Director Frank Henenlotter doesn’t boast a lengthy filmography but he is the rare director whose work is instantly recognizable and nearly every one of his pictures is a veritable cult classic. His decision to reject the studio system in favor of remaining in the dingy alleyways of independent cinema may have something to do with that limited output, but the films he has delivered are wildly original and patently weird – and it all began with a freak in a basket. Even Henenlotter must be astounded that he went from maximizing a $35,000 budget to film his debut, Basket Case (1982), to thirty-something years later seeing it lovingly restored in 4K by the Museum of Modern Art (and, boy, what a job they have done). Henenlotter’s films are pitch black comedic Cronenberg, taking body horror into the gutter and always ensuring his audience festers down there with it.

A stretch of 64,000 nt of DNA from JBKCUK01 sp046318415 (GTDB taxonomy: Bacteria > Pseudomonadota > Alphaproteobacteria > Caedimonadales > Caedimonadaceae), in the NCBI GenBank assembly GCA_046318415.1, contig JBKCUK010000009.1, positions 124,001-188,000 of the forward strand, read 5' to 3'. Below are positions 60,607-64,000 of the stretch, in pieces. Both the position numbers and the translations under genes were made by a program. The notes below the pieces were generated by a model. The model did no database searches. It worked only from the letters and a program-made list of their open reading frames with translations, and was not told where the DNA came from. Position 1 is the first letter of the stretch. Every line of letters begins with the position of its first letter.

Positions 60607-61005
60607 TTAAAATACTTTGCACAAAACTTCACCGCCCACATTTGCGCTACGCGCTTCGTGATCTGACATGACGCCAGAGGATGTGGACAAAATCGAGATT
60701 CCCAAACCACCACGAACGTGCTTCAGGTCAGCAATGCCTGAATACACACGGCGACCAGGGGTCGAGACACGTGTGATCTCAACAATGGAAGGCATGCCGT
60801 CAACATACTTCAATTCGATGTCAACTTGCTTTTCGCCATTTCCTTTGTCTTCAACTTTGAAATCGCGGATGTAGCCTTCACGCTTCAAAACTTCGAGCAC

Duane Bradley (Kevin VanHentenryck) is an affable guy with boyish charm who has just arrived on the seedy streets of New York City with a wad of cash and a large wicker basket. His friendly nature and apparent naiveté belie the fact he has come to the city with a singular purpose – one with deadly intentions. Duane checks into a shitty room at Hotel Broslin and gets to work on his first task: tracking down a Dr. Needleman (Lloyd Pace). He succeeds and quickly heads downtown to meet the doctor, at first offering up his real name before deciding to use a pseudonym (Duane isn’t terribly bright). After blowing the doc’s mind with his body-length scar, Duane returns later that night, basket in tow, to pay the old “family friend” a visit and to answer the question on everyone’s lips: “What’s in the basket?”